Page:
Understanding the Relationship between Engagement Markers and Psychosocial Outcomes in a Digital Mental Health Intervention for Anxiety
Vela de la Garza Evia, Angel, Systems Engineering - School of Engineering and Applied Science, University of Virginia
Barnes, Laura, EN-Engr Sys & Environment, University of Virginia
As the prevalence of anxiety and depression continues to grow worldwide, digital mental health interventions (DMHIs) have played a key role in scaling and expanding the reach of mental health services in a cost-effective manner. Although studies have shown that DMHIs reduce symptom severity, low user engagement and high attrition rates limit the significance of these conclusions. Consequently, it is important to develop a better understanding of how engagement patterns relate to intervention outcomes. This research aims to understand the relationship between participant engagement and the psychosocial outcomes of anxiety and interpretation bias in MindTrails, a free web-based DMHI. In our work, we defined engagement markers based on completion rate and time spent on training and assessment components. We then extracted engagement features related to these markers from 697 participants who enrolled in the MindTrails Calm Thinking study. These features were used in a clustering analysis to identify two engagement pattern groups characterized by the amount of time spent in the intervention. After defining engagement groups, we developed multilevel models to investigate between-group differences in outcomes throughout the intervention. Our results demonstrate that while there were no significant differences in anxiety outcomes, both engagement groups significantly differed in their improvement of certain interpretation bias outcomes. Overall, the findings highlight the complexity of using time-related engagement markers while furthering the understanding of participant interaction with DMHIs.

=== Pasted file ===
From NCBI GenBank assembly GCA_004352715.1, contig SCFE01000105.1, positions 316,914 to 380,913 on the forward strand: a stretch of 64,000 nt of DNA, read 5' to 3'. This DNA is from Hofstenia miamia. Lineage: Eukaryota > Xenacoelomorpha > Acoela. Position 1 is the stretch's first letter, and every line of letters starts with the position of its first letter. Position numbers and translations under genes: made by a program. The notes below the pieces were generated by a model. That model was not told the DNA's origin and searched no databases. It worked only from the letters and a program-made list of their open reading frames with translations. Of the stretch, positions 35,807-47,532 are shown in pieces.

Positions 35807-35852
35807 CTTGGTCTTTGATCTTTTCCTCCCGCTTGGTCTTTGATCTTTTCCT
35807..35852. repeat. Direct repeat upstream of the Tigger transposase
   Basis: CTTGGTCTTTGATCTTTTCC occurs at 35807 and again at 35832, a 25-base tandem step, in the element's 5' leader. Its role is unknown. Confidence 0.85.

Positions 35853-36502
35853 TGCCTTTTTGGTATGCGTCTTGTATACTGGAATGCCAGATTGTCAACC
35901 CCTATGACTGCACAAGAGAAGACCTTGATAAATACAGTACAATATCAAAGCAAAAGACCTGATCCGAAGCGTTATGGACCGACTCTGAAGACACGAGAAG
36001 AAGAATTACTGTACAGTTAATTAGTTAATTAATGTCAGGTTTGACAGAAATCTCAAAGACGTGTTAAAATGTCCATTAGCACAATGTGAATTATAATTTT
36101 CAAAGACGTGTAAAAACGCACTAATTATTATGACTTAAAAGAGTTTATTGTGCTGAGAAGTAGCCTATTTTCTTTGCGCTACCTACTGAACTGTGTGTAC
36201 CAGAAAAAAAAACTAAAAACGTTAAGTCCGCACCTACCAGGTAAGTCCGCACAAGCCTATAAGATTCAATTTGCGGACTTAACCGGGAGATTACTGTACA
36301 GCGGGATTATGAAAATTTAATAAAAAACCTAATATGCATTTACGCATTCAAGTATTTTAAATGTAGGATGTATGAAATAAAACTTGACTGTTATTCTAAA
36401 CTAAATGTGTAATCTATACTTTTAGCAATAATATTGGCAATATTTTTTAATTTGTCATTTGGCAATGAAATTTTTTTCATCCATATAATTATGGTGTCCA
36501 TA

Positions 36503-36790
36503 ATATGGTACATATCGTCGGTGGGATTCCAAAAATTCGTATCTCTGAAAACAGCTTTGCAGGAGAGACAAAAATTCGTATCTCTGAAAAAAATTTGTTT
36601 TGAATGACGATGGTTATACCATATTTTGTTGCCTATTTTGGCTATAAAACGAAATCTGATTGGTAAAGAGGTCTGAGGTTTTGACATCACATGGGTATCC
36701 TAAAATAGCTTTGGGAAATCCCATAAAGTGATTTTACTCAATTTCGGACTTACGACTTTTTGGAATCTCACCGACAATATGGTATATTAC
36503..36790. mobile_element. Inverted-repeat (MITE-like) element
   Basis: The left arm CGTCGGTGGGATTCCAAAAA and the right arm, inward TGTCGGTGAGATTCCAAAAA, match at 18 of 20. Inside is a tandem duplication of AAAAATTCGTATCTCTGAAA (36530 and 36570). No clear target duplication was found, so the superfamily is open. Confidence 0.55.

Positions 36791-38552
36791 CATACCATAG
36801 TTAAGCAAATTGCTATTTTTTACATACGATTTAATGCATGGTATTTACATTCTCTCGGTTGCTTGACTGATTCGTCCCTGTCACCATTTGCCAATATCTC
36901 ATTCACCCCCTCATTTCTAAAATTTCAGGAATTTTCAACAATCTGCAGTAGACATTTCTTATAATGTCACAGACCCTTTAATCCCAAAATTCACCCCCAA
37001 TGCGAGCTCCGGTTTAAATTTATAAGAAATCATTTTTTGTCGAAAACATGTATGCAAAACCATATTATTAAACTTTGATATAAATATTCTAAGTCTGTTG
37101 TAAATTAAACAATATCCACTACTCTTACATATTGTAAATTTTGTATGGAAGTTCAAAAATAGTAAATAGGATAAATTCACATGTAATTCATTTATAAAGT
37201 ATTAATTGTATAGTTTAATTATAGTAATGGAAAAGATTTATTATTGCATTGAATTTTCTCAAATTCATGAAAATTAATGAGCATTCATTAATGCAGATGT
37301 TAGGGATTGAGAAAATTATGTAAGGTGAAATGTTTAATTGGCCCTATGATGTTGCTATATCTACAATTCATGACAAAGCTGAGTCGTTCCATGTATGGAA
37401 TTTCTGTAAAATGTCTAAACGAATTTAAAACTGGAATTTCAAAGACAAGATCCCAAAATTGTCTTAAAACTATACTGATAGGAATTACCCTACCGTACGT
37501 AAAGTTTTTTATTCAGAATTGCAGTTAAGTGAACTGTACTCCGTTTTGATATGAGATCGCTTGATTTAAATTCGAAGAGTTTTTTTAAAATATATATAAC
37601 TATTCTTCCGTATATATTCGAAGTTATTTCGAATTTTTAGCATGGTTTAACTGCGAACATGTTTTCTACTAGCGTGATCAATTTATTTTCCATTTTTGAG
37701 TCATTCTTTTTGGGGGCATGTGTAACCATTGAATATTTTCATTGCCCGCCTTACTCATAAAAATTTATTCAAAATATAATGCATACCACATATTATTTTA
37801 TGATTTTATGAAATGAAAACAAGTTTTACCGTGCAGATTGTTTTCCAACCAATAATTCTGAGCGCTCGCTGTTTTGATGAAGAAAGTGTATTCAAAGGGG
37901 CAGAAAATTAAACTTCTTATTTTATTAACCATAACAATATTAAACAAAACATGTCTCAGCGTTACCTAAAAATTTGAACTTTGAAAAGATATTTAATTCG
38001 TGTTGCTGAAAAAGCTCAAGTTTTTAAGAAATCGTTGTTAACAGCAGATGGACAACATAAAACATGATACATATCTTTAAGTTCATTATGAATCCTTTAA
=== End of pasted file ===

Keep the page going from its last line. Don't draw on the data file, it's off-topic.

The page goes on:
MS (Master of Science)
engagement, anxiety, cognitive bias modification, multilevel modeling, clustering